The brilliant thing about the humor in Rebels was where it originated. They weren’t pulling laughs out of physical slapstick (though they did use it). They weren’t pulling laughs out of snarky one-liners (thought they used that too). They weren’t pulling laughs out of subverting genre tropes and trends (though, again, they used that too). Heck, Rebels pretty much used every humor tool they had at their disposal.
Rebels used these various tools of humor to pull laughs out of character moments. All the beats of humor work – from Zeb and Ezra spending a whole episode chasing down fruit to Rex trying to shove himself into stormtrooper armor – because they are rooted in character.
There aren’t snarky one-liners for the sake of snarky one-liners, it’s Kanan putting on his “excited face,” it’s Sabine deflecting her emotions, it’s Hera using her Mom Voice. The laughs come from seeing our characters act consistently with their personalities in less-than-ideal circumstances.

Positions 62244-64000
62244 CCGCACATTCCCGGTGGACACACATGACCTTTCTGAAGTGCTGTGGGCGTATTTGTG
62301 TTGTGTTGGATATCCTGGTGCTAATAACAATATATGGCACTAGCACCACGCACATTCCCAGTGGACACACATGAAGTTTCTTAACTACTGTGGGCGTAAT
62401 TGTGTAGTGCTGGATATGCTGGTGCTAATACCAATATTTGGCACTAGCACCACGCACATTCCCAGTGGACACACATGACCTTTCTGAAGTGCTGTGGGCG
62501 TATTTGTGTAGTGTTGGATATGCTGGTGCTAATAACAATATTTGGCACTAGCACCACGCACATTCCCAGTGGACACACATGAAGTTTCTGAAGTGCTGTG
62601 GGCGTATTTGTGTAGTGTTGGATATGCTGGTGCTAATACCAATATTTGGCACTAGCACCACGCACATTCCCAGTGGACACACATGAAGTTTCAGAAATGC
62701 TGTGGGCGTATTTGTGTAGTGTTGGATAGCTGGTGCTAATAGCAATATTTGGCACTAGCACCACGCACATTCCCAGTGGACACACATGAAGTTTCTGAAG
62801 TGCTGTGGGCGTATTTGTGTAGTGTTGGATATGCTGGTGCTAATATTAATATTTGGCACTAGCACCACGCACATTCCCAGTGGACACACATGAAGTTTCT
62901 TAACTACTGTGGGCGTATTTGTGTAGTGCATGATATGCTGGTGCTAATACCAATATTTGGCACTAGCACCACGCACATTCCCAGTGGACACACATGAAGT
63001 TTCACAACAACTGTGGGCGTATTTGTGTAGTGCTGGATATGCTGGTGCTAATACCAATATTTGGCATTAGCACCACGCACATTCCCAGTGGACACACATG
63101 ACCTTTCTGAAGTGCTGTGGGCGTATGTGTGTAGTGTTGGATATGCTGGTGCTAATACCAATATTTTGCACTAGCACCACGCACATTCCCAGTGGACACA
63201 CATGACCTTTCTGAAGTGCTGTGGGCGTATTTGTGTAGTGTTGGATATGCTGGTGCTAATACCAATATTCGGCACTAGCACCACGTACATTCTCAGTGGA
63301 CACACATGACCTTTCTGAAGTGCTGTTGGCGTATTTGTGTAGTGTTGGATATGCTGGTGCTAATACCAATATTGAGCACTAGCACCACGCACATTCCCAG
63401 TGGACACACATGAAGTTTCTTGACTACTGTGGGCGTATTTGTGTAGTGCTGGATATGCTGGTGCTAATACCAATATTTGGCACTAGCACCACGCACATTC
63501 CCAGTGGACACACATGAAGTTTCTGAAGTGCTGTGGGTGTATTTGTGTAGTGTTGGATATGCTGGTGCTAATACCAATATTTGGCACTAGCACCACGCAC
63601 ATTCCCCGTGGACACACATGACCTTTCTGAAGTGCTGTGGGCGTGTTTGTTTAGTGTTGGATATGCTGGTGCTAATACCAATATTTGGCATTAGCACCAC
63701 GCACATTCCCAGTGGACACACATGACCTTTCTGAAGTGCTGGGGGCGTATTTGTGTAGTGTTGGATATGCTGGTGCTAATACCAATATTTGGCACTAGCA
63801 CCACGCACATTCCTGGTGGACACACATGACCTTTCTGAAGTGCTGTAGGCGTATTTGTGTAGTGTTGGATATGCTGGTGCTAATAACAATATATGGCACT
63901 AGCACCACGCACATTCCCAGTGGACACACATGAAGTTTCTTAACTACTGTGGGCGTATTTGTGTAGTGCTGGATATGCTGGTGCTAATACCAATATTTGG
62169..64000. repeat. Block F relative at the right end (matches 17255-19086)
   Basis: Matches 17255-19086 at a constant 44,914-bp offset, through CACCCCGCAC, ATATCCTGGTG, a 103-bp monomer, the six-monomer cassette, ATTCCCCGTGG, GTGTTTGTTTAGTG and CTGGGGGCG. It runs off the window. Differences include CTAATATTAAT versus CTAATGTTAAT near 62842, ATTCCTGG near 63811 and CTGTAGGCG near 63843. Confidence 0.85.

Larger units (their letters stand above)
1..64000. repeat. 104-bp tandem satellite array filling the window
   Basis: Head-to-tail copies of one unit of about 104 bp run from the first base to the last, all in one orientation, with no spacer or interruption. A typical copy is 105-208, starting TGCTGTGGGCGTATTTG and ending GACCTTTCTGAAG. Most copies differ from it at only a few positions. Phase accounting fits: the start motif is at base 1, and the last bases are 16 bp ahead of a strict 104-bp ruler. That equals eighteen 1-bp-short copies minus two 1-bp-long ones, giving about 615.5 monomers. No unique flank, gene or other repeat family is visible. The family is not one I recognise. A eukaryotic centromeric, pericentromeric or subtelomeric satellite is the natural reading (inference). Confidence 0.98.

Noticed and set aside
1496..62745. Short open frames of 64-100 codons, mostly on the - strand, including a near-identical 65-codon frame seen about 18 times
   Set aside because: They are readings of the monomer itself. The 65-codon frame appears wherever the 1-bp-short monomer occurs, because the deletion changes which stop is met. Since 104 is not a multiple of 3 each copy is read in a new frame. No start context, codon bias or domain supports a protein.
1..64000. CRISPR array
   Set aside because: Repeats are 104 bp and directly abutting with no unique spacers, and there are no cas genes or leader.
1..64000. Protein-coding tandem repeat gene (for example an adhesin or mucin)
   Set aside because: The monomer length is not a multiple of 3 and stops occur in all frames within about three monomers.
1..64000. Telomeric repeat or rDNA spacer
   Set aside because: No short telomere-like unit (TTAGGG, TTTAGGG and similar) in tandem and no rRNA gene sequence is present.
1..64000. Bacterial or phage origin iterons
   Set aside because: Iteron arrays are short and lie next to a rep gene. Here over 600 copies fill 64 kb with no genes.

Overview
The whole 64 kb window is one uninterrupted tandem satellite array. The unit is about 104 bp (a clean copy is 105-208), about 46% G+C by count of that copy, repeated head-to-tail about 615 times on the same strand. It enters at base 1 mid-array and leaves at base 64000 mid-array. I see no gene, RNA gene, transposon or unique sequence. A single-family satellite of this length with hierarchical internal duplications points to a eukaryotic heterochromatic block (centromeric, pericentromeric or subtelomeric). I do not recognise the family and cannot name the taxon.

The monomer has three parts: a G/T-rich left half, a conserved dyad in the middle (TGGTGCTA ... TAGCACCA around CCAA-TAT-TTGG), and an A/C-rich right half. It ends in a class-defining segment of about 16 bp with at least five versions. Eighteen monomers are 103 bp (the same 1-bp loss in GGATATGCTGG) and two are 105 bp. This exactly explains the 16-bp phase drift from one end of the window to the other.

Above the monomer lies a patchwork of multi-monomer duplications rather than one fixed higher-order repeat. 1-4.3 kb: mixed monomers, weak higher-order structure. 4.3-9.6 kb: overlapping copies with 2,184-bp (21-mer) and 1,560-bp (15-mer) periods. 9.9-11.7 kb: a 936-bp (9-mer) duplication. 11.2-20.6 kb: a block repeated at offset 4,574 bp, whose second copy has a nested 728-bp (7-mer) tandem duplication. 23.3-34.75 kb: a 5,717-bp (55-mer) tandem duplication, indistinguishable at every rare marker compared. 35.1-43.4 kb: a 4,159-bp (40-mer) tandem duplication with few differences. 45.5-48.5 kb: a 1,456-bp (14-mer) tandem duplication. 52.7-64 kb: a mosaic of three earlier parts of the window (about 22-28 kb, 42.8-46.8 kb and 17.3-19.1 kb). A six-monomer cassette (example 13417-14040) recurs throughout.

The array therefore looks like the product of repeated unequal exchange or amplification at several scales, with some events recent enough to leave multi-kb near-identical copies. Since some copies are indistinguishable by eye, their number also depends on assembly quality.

Oh for this show to have played in my days of youth.
I was one of those animal kids. I didn’t really pick up any novels on my own for quite some time. Rather, I came out of libraries with non-fiction books about animals. My mother has a zoology degree, and my family gathered around every Sunday for the Wonderful World of Disney and PBS’ Nature. At the dinner table, we frequently played an animal-specific version of 20 questions. I made it a point to love spiders and mosquitos because nobody else would (I have since backtracked on the latter).